If airlines were a country they’d be one of the world’s top 10 greenhouse gas emitters

ariplane

(Unsplash, 2019)

This article is brought to you thanks to the collaboration of The European Sting with the World Economic Forum.

Author: Charlotte Edmond, Formative Content


Greta Thunberg’s mum has stopped taking flights. The teenage climate activist’s mother is one of a growing number of Swedes keeping their feet on the ground in a bid to help the planet. They even a name for it – flygskam, or flight shame.

And there’s a reason the movement is gathering momentum: the aviation industry is one of the biggest contributors of greenhouse gases in the world. In fact, if global aviation was a country, it would be among the 10 biggest emitters. That puts it ahead of nations like Brazil, Mexico, and the UK.

And the problem’s getting worse – emissions from flights are one of the fastest-growing sources of greenhouse gases. The International Civil Aviation Organization forecasts that aviation emissions could grow by 300-700% by 2050.

Image: IEA/Carbon Brief

Clouds in the sky

A return trip from London to New York is about equivalent to someone heating their home for a year, in terms of the emissions generated. And that rapidly adds up. Figures from the International Air Transport Association project plane passenger numbers will double within two decades – that’s 8.2bn people flying each year.

A significant amount of this growth comes from Asia, where a burgeoning middle class is driving a booming tourism industry.

Image: World Bank

The top five most airborne countries now include three Asian nations – China, India and Japan – with China rapidly gaining on the US as the country with the most air passengers.

So what’s being done?

Planes are becoming more efficient. Industry body ATAG says the new Airbus A380, the world’s largest passenger plane, has fuel efficiency comparable to that of a modern compact car.

And alternative fuels such as biofuels – which can be made from algae or waste byproducts – are being investigated as a viable way of cutting emissions. Other innovations, like retrofitting winglets – devices on wing tips to reduce drag – have also helped cut CO2 output.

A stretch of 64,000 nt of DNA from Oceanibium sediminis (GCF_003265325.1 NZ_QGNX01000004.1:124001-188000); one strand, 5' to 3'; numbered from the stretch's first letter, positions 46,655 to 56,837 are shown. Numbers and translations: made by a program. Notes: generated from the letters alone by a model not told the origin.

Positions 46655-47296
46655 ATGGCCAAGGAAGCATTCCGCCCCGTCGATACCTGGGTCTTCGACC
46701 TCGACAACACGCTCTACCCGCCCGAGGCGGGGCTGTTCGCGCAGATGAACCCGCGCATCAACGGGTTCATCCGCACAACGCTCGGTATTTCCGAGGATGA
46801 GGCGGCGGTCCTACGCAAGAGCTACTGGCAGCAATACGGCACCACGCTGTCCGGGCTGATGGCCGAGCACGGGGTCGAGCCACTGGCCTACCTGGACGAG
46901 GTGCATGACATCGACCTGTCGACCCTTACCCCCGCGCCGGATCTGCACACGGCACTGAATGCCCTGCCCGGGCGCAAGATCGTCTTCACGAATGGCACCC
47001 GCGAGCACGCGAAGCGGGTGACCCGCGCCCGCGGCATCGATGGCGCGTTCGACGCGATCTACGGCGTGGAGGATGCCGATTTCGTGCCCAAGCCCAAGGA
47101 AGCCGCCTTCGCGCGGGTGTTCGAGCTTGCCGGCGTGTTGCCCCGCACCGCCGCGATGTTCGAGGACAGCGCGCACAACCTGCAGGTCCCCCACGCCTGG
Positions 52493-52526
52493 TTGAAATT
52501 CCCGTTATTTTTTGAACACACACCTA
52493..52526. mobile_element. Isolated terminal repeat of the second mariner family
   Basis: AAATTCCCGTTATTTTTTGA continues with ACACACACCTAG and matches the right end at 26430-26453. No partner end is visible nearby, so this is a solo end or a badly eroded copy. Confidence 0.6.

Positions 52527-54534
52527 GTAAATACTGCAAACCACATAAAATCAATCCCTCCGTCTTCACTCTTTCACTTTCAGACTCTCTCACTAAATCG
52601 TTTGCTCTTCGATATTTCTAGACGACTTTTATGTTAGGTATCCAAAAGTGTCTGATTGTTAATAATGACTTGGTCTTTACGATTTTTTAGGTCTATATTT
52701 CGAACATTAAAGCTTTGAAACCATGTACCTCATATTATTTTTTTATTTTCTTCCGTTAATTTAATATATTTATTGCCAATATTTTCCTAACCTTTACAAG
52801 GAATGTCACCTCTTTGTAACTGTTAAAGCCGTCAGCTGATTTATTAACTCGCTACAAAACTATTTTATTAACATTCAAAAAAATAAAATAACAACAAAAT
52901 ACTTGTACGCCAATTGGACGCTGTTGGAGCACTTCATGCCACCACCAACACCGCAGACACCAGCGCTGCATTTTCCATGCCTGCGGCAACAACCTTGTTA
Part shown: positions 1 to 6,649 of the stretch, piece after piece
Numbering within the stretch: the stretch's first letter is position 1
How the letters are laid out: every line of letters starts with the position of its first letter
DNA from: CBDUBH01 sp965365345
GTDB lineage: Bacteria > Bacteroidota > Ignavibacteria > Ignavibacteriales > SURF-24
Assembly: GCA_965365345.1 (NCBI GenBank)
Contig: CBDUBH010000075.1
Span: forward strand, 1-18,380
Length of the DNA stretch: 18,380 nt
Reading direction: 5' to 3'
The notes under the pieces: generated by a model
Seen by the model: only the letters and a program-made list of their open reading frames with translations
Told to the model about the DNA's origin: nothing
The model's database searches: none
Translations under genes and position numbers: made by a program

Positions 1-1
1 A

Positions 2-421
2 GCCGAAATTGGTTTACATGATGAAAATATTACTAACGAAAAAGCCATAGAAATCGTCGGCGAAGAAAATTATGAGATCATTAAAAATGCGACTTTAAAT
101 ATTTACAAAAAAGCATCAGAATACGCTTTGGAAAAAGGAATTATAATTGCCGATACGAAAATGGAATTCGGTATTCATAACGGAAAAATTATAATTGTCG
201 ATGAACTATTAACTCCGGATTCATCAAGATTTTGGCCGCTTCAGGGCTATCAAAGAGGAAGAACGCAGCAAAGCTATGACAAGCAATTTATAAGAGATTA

What’s the World Economic Forum doing about the transition to clean energy?

Moving to clean energy is key to combatting climate change, yet in the past five years, the energy transition has stagnated. Energy consumption and production contribute to two-thirds of global emissions, and 81% of the global energy system is still based on fossil fuels, the same percentage as 30 years ago.

Effective policies, private-sector action and public-private cooperation are needed to create a more inclusive, sustainable, affordable and secure global energy system.

Benchmarking progress is essential to a successful transition. The World Economic Forum’s Energy Transition Index, which ranks 115 economies on how well they balance energy security and access with environmental sustainability and affordability, shows that the biggest challenge facing energy transition is the lack of readiness among the world’s largest emitters, including US, China, India and Russia. The 10 countries that score the highest in terms of readiness account for only 2.6% of global annual emissions.

To future-proof the global energy system, the Forum’s Shaping the Future of Energy initiative is working with projects including the Partnering for Sustainable Energy Innovation, the Future of Electricity, the Global Battery Alliance and Scaling Renewable Energy to encourage and enable innovative energy investments, technologies and solutions.

Is your organisation interested in working with the World Economic Forum? Find out more here.

The International Civil Aviation Organization has set up CORSIA, the Carbon Offsetting and Reduction Scheme for International Aviation, to try to measure the CO2 output from the industry and stabilize it at 2020 levels.

Image: Environmental Defense Fund

Some airlines offer passengers the chance to offset their emissions. Others, like KLM, are even encouraging people to fly less.

The flight-shaming trend is breaking into the consciousness of some Europeans, and threats from climate action groups such as Extinction Rebellion to close down London Heathrow with drones may force it onto the agendas of others.

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